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Monday, December 5, 2016

EU Says Ships Should Cut Emissions

October 11, 2007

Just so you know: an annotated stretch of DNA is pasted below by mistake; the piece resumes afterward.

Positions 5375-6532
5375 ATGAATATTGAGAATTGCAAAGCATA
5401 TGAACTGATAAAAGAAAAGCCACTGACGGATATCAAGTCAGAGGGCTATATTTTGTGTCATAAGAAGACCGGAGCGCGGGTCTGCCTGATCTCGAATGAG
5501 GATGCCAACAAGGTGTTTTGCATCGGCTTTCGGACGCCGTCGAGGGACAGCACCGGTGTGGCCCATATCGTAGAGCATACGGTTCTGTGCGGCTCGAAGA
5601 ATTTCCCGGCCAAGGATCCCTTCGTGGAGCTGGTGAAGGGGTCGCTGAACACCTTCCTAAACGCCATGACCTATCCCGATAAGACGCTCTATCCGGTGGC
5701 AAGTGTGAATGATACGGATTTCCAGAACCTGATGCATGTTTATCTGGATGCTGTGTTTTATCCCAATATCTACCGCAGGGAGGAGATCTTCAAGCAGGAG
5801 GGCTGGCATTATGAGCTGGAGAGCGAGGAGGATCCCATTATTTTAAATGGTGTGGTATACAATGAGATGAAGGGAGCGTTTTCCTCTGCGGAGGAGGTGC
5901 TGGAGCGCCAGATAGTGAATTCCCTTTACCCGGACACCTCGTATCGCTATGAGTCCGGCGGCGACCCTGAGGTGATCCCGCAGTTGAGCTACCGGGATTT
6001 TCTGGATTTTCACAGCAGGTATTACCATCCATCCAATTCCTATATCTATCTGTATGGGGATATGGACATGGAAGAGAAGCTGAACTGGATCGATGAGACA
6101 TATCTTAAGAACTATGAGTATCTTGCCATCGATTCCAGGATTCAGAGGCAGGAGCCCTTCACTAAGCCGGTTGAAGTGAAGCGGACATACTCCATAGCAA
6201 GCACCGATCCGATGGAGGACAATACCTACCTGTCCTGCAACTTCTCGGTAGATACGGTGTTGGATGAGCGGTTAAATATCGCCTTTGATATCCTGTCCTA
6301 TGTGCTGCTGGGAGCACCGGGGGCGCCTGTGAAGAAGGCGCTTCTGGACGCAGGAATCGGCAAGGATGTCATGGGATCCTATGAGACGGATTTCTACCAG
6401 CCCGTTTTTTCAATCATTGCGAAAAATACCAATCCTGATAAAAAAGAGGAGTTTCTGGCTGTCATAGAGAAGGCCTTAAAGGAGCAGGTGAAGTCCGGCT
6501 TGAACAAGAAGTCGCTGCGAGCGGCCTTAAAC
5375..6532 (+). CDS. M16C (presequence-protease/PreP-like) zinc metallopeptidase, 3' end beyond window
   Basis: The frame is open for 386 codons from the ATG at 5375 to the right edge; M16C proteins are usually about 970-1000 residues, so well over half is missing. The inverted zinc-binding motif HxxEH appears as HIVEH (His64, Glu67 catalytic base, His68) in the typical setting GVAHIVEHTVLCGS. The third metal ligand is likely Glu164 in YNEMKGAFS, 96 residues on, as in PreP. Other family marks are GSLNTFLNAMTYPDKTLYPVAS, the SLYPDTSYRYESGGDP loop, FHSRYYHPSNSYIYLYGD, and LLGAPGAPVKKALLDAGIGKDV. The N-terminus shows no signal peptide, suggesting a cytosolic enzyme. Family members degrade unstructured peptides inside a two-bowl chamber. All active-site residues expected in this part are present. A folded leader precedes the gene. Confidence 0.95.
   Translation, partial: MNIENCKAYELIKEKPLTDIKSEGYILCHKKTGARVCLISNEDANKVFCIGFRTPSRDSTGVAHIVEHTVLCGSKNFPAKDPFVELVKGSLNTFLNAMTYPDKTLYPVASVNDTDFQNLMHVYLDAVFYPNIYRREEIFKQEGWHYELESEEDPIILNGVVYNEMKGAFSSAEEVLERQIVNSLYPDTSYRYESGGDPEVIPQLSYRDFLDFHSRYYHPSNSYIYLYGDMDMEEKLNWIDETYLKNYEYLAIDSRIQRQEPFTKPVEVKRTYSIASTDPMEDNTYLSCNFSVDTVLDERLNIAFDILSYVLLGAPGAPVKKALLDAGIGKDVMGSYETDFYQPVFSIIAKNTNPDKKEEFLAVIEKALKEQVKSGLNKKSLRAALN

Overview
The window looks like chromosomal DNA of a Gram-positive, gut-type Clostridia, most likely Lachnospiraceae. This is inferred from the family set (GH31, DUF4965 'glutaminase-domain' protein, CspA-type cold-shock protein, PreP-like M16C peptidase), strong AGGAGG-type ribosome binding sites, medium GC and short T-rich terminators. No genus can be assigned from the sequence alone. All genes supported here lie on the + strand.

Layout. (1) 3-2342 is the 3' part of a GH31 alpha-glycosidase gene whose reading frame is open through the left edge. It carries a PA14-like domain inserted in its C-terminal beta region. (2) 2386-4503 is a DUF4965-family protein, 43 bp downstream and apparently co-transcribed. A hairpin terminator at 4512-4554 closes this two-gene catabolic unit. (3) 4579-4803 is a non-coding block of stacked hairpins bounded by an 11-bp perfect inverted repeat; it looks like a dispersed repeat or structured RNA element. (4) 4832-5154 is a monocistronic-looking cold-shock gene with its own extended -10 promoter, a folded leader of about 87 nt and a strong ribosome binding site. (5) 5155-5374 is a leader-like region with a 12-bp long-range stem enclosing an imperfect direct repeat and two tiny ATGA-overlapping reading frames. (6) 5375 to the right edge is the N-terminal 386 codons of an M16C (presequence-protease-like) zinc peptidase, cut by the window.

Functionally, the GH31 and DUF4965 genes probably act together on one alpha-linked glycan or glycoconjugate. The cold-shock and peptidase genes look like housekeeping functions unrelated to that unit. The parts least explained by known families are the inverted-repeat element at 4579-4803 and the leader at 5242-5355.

European Union officials said the shipping sector should have to live up to similar greenhouse gas emission targets as aircraft and automobiles, according to an AP report. Joe Borg, the EU's fisheries and maritime affairs commissioner, said ships should be included in pollution cutting programs as part of a more environmentally friendly maritime policy the bloc intends to develop in the years ahead. Borg said EU officials were already in discussions with the shipping industry to see how they could reduce carbon dioxide emissions from ships. These include looking at cleaner fuels and encouraging ships to use electricity while they are in port, rather than keeping their engines running on oil and other fuels while idle. He also hoped that the EU's global counterparts and the International Maritime Organization, a U.N. body which regulates shipping worldwide, would include shipping in their emission cutting plans. Borg said carbon dioxide emissions from maritime transport were lower than aircraft emissions. That statement, however, is at odds with recent media reports in Britain suggesting research being used by the IMO shows that an increase in shipping worldwide has led to more pollution which could be even higher than airline sector emissions. The call to curb pollution on the high-seas was part of a 34-point strategy presented by European Commission President Jose Manuel Barroso and Borg meant to promote Europe-wide coordination to preserve coastal communities, boost jobs and protect sensitive water ecology and fish stocks. The plan also includes ways to boost cooperation between national coast guards to increase maritime security and to patrol EU maritime borders to keep out illegal migrants. The EU chief called for a more coordinated approach to ensure Europeans get the most out of their maritime resources in sectors such as tourism, their ailing fisheries sector, more environmentally friendly shipping and better use of the EU's 1,200 ports. The new strategy will aim to shift jobs from fisheries and shipbuilding to the more lucrative tourism sector and high-tech areas like the building of coastline windmills and other sea-based energy sources, which the EU is looking to find as alternatives to fossil fuels. Borg said he would also introduce legislative proposals to better fight illegal fish catches and to encourage the growth of fish farms and other aquaculture. [Source: AP]


 
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